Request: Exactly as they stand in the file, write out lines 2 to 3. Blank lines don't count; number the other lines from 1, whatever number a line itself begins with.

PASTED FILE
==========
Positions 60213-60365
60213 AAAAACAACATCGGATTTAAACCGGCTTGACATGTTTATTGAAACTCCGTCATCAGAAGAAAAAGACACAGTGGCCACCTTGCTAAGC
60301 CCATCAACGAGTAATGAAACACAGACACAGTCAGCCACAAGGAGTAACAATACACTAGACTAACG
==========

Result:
60213 AAAAACAACATCGGATTTAAACCGGCTTGACATGTTTATTGAAACTCCGTCATCAGAAGAAAAAGACACAGTGGCCACCTTGCTAAGC
60301 CCATCAACGAGTAATGAAACACAGACACAGTCAGCCACAAGGAGTAACAATACACTAGACTAACG